Yeah Tim. If you, we sort of anchored to a couple of points. If we look at the core profit in 2012, we were in the 36th range. And when you look through the first six months, nine months of this year we are in that same range. So it’s more or less at the same level. And also when you look at the level of profitability from the Alcon business, it suggests that there is an opportunity for us to focus on top-line growth which is where the real opportunity is.
Now clearly as Joe said, in Q3 we have a number of offsets that when you were to adjust those out, it was more or less 6% top-line, 6% bottom-line. So when you look at where we are trying to go, I think we want to invest in the business there maybe some periods of time where we’ve got gross margin reduction when we are launching equipment like the Centurion launch that we’ve got, the microscope launch. But clearly what we would like to be able to do is accelerate the top-line and try to hold the bottom-line consistent at the relatively high profit levels that we have.
Yeah the only thing I would say to that is also as you look over the next few years, Alcon is a scalable business. So we would expect in the trend line given that it is a high level of profitability not to decline profitability to expand the top-line, but we do believe that there is the ability to expand the top-line and at least hold margin over the following years as the business increase the scale because we’ve got fixed cost we don’t need to necessarily increase that fixed cost. We could invest in M&S to launch the new products still with the objective of maintaining before growing margins.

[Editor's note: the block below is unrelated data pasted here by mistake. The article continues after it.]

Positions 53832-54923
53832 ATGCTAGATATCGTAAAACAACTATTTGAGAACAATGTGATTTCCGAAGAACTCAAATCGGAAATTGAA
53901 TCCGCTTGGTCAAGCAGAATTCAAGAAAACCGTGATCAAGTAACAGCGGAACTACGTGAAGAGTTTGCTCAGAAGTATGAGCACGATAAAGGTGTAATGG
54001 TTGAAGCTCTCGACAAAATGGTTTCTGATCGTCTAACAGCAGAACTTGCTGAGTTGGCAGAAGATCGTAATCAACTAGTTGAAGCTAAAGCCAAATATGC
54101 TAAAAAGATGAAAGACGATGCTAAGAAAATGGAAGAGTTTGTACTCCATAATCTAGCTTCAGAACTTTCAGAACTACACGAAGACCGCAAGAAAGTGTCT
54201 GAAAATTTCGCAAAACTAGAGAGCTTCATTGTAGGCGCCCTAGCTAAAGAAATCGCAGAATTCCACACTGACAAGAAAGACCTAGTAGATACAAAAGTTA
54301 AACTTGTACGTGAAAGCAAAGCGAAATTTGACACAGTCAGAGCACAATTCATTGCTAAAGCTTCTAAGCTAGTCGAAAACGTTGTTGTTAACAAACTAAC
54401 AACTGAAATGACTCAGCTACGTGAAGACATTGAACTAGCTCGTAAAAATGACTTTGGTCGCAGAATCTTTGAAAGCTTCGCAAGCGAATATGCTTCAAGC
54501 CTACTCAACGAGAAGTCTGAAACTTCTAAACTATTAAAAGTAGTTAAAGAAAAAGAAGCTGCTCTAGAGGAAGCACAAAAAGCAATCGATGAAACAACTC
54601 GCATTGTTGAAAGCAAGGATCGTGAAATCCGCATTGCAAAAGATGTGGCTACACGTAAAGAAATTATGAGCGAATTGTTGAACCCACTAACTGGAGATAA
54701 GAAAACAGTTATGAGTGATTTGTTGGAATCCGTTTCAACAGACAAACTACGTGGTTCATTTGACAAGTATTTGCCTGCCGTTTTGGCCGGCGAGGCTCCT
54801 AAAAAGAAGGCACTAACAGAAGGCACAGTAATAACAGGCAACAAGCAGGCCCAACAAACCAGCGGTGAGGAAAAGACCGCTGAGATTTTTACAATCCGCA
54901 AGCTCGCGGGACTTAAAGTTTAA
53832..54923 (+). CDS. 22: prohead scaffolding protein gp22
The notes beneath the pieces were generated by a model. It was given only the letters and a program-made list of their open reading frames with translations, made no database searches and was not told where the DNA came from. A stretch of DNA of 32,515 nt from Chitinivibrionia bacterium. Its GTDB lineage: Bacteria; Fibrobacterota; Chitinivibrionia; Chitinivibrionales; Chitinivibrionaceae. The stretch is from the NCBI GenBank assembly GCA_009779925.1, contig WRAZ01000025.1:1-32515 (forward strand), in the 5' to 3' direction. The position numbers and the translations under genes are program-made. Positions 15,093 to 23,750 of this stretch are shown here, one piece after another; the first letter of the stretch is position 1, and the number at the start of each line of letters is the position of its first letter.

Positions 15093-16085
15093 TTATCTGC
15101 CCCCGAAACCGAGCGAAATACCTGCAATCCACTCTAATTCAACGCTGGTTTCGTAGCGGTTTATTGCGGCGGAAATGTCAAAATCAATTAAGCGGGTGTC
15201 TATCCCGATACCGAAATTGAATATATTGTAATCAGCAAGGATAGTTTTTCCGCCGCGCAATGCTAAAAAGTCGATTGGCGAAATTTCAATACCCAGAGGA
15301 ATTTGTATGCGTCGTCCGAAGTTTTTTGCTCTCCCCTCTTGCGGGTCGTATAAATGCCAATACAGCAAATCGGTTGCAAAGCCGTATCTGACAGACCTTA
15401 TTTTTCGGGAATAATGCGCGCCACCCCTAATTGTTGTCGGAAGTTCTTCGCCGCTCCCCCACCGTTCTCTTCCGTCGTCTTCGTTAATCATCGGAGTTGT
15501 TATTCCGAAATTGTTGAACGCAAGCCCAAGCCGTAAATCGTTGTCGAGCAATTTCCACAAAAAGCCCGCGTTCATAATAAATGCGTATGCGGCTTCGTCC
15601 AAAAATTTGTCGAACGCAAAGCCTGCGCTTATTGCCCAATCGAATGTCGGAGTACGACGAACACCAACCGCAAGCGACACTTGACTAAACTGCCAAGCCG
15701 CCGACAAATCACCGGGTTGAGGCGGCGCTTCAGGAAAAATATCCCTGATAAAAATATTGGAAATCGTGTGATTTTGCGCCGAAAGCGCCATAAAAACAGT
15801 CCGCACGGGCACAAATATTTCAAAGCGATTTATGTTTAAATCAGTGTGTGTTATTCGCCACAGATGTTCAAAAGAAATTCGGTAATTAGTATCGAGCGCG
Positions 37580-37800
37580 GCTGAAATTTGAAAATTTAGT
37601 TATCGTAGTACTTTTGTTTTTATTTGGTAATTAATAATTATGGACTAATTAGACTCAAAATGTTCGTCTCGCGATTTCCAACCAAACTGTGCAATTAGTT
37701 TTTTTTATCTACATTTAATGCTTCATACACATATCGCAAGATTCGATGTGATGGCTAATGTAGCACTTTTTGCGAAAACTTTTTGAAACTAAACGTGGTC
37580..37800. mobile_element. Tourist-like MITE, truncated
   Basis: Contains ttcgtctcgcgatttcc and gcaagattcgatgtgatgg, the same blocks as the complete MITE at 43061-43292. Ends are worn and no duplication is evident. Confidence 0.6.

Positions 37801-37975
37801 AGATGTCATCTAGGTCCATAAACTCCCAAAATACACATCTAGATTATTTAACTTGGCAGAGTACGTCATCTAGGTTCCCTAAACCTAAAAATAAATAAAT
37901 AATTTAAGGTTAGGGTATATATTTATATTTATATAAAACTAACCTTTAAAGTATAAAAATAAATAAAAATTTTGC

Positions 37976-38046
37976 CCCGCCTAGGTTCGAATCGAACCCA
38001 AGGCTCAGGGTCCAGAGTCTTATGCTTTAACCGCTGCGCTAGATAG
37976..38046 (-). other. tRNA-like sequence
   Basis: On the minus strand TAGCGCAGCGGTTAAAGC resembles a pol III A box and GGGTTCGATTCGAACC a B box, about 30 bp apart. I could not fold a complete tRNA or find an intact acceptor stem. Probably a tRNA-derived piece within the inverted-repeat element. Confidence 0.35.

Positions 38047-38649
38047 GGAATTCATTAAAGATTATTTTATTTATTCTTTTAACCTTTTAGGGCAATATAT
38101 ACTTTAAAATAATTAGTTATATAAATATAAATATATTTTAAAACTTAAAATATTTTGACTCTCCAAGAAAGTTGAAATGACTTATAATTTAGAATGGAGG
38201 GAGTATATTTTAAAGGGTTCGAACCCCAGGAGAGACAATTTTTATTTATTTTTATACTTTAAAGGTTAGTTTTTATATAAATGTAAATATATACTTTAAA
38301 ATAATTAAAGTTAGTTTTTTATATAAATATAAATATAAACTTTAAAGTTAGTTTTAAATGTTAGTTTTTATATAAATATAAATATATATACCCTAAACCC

Now let me talk also on the consumer margin. If you go back to putting Lincoln on consumer, our margins were not as simply I think as we even would like. So I do believe that we will get back to margins pre-level and even exceed them overtime. Now it's not going to be immediate, there is going to be a time required to wrap up Lincoln as we get a green light in terms of our ability to fully set and fully move that into core production for OTC and for Animal Health. So I would be thinking that you are looking at a time period over the next 3 to 4 years that we move the margins back up to or exceeding the pre-Lincoln situation. Do you guys have any other thoughts about that?
Unidentified Company Representative
No, I think that's great, I think we'll see continued improvement as we get Lincoln back online and continue to re-launch the brands in U.S.
Okay. And David on AIN457?
We got them right ahead of development in the room and I have warned not to pick my favorite indications that means I can try.